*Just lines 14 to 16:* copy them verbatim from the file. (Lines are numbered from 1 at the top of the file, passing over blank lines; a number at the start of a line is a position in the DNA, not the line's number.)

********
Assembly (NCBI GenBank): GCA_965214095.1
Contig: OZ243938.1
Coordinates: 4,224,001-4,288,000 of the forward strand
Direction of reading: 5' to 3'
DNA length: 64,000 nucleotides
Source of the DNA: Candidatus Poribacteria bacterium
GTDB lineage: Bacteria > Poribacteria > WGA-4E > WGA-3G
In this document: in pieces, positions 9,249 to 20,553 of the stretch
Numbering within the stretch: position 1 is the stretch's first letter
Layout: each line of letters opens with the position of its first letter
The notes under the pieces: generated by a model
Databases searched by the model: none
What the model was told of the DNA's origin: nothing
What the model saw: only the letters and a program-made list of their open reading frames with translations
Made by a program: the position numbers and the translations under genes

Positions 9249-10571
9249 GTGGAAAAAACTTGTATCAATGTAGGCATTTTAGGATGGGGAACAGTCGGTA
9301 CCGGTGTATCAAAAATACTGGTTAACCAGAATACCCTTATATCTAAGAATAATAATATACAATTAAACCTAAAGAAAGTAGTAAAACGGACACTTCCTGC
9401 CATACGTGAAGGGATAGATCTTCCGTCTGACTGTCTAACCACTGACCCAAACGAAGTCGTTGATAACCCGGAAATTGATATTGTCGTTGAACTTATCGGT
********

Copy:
What the model saw: only the letters and a program-made list of their open reading frames with translations
Made by a program: the position numbers and the translations under genes

Positions 9249-10571